Who’s your coach?

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Many of my clients along with all of my family, friends and co-workers know that I’m a self-admitted long-distance running enthusiast.  As much as I try to limit droning on and on about distance running, it happens a lot.  Running is one of my greatest passions.   

I started training for the marathon after college graduation as a way to feed my competitive nature, since I no longer had organized sports to fill that void.  I ran my first full marathon in 2008 and I’ve averaged one per year over the subsequent 15 years.  For me, the process of putting a long-term goal on the calendar and chipping away at it one run at a time was immensely satisfying. 

In 2009, in my second attempt, I had a goal of running a Boston Marathon qualifying time.  At the time, the Boston Marathon qualifying standard for my age was 3:10:00.  I put in a ton of work and was on pace to meet that goal until the last mile of the 26.2 mile race, finishing in 3:11:27.  It was a tough pill to swallow.  In the years that followed, I failed to qualify 12 more times.  At the same time, the qualifying standard for the Boston Marathon for my age group was lowered to 3:05:00.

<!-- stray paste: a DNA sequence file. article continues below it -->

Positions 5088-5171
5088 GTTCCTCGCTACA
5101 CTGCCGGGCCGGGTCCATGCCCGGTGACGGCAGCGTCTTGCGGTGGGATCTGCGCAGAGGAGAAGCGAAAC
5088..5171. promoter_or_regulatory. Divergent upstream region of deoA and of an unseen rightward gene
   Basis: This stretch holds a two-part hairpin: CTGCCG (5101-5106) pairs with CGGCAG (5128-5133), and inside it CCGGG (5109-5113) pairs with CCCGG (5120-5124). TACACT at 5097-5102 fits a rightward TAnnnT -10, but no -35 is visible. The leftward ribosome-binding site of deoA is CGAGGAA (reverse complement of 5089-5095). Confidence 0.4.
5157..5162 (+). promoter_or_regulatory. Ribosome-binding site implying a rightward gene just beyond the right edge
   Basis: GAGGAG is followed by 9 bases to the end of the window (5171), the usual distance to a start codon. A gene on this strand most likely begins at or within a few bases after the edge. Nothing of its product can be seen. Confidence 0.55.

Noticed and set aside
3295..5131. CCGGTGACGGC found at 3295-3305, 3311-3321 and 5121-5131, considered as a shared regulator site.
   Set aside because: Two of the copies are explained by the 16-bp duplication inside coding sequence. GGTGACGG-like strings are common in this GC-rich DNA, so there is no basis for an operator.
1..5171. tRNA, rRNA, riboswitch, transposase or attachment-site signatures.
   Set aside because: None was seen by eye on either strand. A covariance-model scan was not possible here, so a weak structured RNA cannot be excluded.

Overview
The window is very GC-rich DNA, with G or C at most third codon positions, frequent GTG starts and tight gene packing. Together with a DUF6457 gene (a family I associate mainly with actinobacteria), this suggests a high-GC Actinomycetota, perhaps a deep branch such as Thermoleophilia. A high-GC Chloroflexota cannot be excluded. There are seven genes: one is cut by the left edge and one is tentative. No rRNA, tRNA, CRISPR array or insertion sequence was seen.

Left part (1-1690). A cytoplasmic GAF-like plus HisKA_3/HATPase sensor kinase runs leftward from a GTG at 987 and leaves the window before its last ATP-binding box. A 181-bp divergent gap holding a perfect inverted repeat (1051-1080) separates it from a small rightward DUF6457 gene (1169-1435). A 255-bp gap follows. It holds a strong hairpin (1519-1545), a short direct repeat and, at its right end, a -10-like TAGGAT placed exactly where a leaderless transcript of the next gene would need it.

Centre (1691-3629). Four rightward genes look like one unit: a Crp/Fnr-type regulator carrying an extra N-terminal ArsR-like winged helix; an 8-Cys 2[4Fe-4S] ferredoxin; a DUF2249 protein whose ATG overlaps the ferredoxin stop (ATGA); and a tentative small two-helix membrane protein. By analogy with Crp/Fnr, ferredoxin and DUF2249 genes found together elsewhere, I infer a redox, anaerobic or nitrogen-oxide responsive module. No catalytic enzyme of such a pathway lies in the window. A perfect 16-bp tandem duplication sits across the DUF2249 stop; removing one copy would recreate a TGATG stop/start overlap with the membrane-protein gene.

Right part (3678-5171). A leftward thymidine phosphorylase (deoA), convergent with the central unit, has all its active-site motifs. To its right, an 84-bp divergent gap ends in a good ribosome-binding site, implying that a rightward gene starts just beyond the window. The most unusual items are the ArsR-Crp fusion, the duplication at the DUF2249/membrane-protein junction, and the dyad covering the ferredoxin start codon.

I had access to endless articles, YouTube videos, blogs and podcasts on how to train and yet, my times stayed the same.  Even worse, every year I was a little bit older and running those same times seemed to require more and more work.  At the end of the race I would be completely gutted, barely able to walk.  I had accepted the reality that maybe I just was not a good enough athlete to qualify for Boston. 

In December of 2021, a fellow runner called me out.  “Who’s your coach?”  Coach?  For running?  Why in the world would I use a coach when all of the information that I needed to build a plan was right at my fingertips?  This friend was insistent that I needed a coach. 

I enlisted the help of a professional running coach.  She brought structure, perspective and common sense.  She held me accountable and she taught me how to successfully set a goal, map out a plan, and execute on that plan.  She squashed my doubts, knew when to push me and knew when to reign me in.  The week before the race I gave myself a 20-25% chance of qualifying, while she had no doubts. 

In a single training cycle she cut 24 minutes off of my previous marathon and at age 37, I ran 3:04:08 and felt better at the end of the race than I ever had before.  My eyes had been opened. 

Investors, like runners, have endless access to information.  It’s not uncommon for me to hear investors question why they would ever pay an advisor to do something that they could do themselves.  Some do-it-yourself investors are capable of building and executing a plan, while many are not.  Some runners who have been very successful are self-coached, while many are not. 

In the words of my runner friend, “who’s your coach”?

All comments and suggestions are welcome.

Christopher W. Frayne, CFA, CFP®

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